Goodbye The BrainStorm Group, Hello Bob’s Your Uncle

You conduct 18 months of rigorous self-examination, carefully weighing the pros and cons of rebranding, testing out various names with clients and staff, and then Bob’s Your Uncle. The BrainStorm Group formally introduced its new name, Bob’s Your Uncle, along with new exterior signage and a revamped website, on Thursday. For Bob Froese, who arrived […]

You conduct 18 months of rigorous self-examination, carefully weighing the pros and cons of rebranding, testing out various names with clients and staff, and then Bob’s Your Uncle.

The BrainStorm Group formally introduced its new name, Bob’s Your Uncle, along with new exterior signage and a revamped website, on Thursday. For Bob Froese, who arrived at the agency in 1996 and succeeded Ron Telpner as CEO in 2011, it was the culmination of an intense year-and-a-half process that was both exhaustive and exhausting.

The process also came with a significant price tag of more than $100,000; staff members’ time was the biggest commitment though the company also worked with outside consultants. For Froese, the entire excercise went a long way towards answering the age-old question “What’s in a name?”

The previous name had served the agency well when The BrainStorm Group served primarily as what Froese described as a “strategic think-tank” for clients. However, it had evolved into a more traditional full-service agency, producing work for clients including Mike’s Hard Lemonade.

Froese felt frustrated at the fact that, despite some well-regarded work in both Canada and the U.S., the name was simply not resonating in the advertising community. He attributed the lack of pizzazz to a name and a concept – brainstorming – that has become somewhat cliché in business.

So when it came to renaming the agency, Froese figured he could pursue one of the two most common options: 1) Name the agency after its founder or principals, or 2) seek out a deliberately esoteric name that conveys a certain amount of hipness and an unconventional approach to business.

In the end, Bob’s Your Uncle is a hybrid of the two.

“We were definitely going for interesting and memorable,” said Froese. “But we also wanted it to somehow communicate our purpose, and reflect that moment when you land on something and everybody’s eyes light up and they say ‘That’s what we need to do.’”

It didn’t come easily, however. Froese said Bob’s Your Uncle was first suggested about a year ago, but he shelved the idea because it seemed too connected to him. The name resonated so strongly during testing, however, that it became a clear choice.

“When we started to unveil it to our clients, they started to have so much fun with it,” said Froese. “It’s a name that communicates a sense of joy that’s getting lost in the marketing world these days because life and the industry is becoming so complex and data-driven.” Froese also admits to taking pleasure in how the name suggests finality, a signal that “we’ve got there.”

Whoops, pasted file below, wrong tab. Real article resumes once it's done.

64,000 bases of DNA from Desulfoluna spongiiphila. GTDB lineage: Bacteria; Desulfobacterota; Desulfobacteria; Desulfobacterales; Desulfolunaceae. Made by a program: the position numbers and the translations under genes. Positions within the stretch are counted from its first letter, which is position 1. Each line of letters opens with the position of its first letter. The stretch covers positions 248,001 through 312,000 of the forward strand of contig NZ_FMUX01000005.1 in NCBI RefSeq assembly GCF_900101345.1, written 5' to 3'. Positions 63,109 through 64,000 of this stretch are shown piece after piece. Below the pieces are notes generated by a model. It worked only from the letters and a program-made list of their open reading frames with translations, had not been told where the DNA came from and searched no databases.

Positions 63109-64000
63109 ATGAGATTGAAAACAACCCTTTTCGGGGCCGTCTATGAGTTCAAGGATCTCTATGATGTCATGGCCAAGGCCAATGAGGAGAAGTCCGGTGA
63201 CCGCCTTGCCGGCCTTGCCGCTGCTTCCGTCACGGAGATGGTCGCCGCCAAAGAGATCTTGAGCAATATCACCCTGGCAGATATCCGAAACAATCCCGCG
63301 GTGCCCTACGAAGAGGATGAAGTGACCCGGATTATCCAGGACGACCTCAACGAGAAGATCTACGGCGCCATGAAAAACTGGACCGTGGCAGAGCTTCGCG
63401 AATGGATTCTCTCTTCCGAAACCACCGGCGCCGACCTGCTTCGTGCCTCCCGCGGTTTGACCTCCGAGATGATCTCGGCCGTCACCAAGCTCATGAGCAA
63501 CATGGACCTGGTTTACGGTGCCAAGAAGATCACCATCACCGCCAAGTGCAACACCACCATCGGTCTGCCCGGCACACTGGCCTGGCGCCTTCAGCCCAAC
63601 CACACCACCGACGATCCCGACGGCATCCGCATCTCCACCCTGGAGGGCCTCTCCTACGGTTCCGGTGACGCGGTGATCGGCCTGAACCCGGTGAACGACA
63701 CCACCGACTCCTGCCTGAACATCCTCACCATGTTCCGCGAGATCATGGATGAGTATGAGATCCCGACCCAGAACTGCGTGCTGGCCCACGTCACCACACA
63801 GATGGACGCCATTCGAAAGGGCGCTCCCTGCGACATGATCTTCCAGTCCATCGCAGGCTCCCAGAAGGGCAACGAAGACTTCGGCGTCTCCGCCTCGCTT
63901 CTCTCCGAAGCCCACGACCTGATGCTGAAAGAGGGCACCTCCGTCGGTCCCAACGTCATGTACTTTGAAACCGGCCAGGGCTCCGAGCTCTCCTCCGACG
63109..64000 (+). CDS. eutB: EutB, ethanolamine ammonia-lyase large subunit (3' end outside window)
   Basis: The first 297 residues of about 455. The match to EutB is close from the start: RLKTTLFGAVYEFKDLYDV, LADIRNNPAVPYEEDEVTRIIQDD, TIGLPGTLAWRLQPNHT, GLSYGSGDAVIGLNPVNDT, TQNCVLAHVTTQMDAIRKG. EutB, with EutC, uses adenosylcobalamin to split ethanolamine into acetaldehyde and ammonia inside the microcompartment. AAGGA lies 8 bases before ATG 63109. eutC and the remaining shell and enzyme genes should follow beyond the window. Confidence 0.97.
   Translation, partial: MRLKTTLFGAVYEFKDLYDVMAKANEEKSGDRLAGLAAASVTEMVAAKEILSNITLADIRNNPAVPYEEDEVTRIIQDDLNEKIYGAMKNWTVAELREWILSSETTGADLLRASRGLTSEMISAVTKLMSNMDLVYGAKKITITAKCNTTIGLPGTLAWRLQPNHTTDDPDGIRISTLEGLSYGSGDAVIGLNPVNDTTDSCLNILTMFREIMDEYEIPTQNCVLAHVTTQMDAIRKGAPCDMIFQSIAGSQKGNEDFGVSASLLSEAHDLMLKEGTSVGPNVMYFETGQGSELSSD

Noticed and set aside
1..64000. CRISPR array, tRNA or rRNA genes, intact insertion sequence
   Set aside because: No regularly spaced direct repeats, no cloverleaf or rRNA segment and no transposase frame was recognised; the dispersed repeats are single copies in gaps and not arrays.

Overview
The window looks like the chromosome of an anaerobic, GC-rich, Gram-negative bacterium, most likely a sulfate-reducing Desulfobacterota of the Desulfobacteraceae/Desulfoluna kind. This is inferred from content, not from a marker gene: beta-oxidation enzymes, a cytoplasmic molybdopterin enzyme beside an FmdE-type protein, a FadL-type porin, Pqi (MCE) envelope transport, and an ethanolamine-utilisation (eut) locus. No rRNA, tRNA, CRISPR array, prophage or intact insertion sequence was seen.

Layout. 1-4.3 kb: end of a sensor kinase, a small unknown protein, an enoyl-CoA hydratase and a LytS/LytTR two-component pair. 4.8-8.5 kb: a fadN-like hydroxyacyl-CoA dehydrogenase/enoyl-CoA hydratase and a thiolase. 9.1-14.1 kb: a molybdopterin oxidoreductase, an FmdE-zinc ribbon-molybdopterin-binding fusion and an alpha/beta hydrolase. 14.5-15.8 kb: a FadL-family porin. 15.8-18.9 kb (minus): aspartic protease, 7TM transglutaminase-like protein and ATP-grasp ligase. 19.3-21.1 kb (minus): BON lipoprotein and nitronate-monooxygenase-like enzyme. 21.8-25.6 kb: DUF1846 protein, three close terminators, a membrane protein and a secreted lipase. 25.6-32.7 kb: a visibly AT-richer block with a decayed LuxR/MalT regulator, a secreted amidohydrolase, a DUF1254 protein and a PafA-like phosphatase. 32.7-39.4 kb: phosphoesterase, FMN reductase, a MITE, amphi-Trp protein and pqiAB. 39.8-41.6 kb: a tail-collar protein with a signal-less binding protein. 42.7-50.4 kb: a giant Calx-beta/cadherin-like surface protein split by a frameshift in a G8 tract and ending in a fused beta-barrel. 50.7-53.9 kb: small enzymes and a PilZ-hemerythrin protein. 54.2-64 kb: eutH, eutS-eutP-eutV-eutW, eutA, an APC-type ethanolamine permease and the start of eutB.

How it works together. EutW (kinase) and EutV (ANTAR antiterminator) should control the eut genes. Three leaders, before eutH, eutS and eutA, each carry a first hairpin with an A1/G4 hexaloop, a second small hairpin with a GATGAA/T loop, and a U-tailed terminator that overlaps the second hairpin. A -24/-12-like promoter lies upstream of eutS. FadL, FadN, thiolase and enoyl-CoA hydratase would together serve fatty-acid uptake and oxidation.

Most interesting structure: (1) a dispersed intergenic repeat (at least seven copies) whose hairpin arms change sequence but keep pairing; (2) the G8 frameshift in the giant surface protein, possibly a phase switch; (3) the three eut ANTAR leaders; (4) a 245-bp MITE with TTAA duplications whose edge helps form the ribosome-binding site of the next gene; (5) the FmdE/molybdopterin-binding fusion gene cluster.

Still, he admits that he wavered at the last minute when a client expressed doubts.

“Changing your name is a big deal,” he said. “It gave me enormous appreciation for what our clients experience when going through something like that. I can see why you would stop just short of the goal line.

“Carrying on [the way they were] is the easiest thing to do,” he added. “There’s nothing wrong with the name, but I think sometimes you need to make change in order to have things change.”

Advertising Articles

Air Canada makes content play with heartwarming video

Airline promotes Air Canada Foundation with six-minute video from former AOR Marketel

ZenithOptimedia revises global ad spend forecast downward

Canadian spending to grow 1.1% to US$11.2 million in 2015

TD banks on Instagram ads to support music program

The financial institution continues its support of the Canadian music scene

Why marketers should push forward, not pull back

In today's economy, slashing ad budgets can mean lost sales and lost opportunities

Time to change our research strategies (Column)

Three tips to consider for your next millennial campaign plan

Simons selects Cossette as agency partner for expansion

Agency to help Quebec retailer build brand awareness outside its home province

Marketing in the age of mobile

There is both art and science in building engaging mobile experiences.

Airbnb signs deal to sponsor 2016 Rio Olympic Games

Online community is the Games' first alternative accommodations sponsor

Ontario Tourism invades Instagram

15-second videos on social site support upcoming Pan Am/Parapan Am Games